The public remains divided over the value of good management. But what does the data tell us?
Marketplace talks to Erik Brynjolfsson about stagnated wages in middle-skilled jobs, and how this makes them ripe for robot takeover.
"...This approach to programming computers is severely limited; it can’t be used in the many domains, like Go, where we know more than we can tell."
And one of the oldest and most pervasive and pernicious economic ideas is that technology kills jobs.
In their search for a solution to the big problems facing developed economies -- rising inequality, falling productivity growth and less national income going to workers -- researchers have zeroed...
"As Jim Barksdale, the former CEO of Netscape quipped, 'If we have data, let’s look at data. If all we have are opinions, let’s go with mine,'" write Erik Brynjolfsson.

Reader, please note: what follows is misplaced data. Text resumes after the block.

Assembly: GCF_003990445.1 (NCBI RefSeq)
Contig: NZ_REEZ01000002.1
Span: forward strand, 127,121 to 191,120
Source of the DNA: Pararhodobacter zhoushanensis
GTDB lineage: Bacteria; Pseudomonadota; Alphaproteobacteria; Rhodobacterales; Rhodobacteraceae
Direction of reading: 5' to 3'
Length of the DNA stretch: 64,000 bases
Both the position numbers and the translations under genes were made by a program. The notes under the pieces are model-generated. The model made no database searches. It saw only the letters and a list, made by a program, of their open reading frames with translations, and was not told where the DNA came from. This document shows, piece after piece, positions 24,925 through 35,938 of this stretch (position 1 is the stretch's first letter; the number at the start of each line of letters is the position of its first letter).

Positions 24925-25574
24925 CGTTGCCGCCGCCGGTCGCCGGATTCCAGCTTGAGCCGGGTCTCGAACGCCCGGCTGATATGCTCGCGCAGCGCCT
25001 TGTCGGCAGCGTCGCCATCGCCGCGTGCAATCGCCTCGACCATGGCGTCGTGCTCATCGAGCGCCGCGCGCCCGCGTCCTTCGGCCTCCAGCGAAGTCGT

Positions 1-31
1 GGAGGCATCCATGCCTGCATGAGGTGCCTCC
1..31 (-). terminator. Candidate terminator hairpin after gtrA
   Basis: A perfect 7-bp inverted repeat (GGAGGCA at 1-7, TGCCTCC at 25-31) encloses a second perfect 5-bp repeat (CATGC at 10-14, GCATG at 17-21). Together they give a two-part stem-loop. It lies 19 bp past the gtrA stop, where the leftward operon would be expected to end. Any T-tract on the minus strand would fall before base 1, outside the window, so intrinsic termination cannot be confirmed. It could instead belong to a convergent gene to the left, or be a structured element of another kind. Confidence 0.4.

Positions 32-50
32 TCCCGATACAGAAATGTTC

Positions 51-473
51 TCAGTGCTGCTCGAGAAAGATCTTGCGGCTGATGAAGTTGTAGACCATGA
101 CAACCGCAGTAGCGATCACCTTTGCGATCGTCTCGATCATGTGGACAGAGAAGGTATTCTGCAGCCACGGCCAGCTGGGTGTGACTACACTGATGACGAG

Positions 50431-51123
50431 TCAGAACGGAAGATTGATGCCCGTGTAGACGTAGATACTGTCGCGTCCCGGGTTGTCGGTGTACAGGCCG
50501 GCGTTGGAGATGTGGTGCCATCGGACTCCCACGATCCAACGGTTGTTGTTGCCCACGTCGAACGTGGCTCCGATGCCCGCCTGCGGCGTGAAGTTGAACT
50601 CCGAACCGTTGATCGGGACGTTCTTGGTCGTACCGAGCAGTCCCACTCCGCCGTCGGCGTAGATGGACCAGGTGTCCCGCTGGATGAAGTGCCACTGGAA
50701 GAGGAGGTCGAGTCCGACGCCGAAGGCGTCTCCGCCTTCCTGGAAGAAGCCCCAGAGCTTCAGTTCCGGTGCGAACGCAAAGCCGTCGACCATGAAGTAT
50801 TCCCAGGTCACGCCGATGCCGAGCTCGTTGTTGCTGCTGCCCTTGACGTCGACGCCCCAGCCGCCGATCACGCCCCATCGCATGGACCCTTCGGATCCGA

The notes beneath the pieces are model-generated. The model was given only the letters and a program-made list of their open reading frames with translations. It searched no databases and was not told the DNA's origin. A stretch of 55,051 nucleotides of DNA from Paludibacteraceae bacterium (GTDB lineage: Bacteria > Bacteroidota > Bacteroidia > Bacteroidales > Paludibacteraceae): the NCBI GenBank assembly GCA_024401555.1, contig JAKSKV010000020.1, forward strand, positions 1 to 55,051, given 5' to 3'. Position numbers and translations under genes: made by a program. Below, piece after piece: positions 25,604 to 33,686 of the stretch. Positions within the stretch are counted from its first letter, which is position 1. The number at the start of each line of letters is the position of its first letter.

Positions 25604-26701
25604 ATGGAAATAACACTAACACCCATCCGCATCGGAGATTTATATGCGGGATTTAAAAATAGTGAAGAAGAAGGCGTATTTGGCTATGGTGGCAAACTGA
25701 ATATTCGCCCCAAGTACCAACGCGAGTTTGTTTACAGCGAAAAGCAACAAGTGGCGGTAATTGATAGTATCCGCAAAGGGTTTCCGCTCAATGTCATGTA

In a phone interview, Brynjolfsson made the point that “we are far from tapping out the innovations” growing out of digitization, computers and information technology.
Erik Brynjolfsson at MIT say computers are already automating routine, processing type roles and that, in the future, robots will do increasingly "high skill" things as well.
MIT Professor Erik Brynjolfsson noted at the recently concluded World Economic Forum in Davos, Switzerland, "GDP is a poor way of assessing the health of our economies and we urgently need to find...
Six MIT Sloan faculty members and alumni were honored at the biennial Thinkers50 awards in London.
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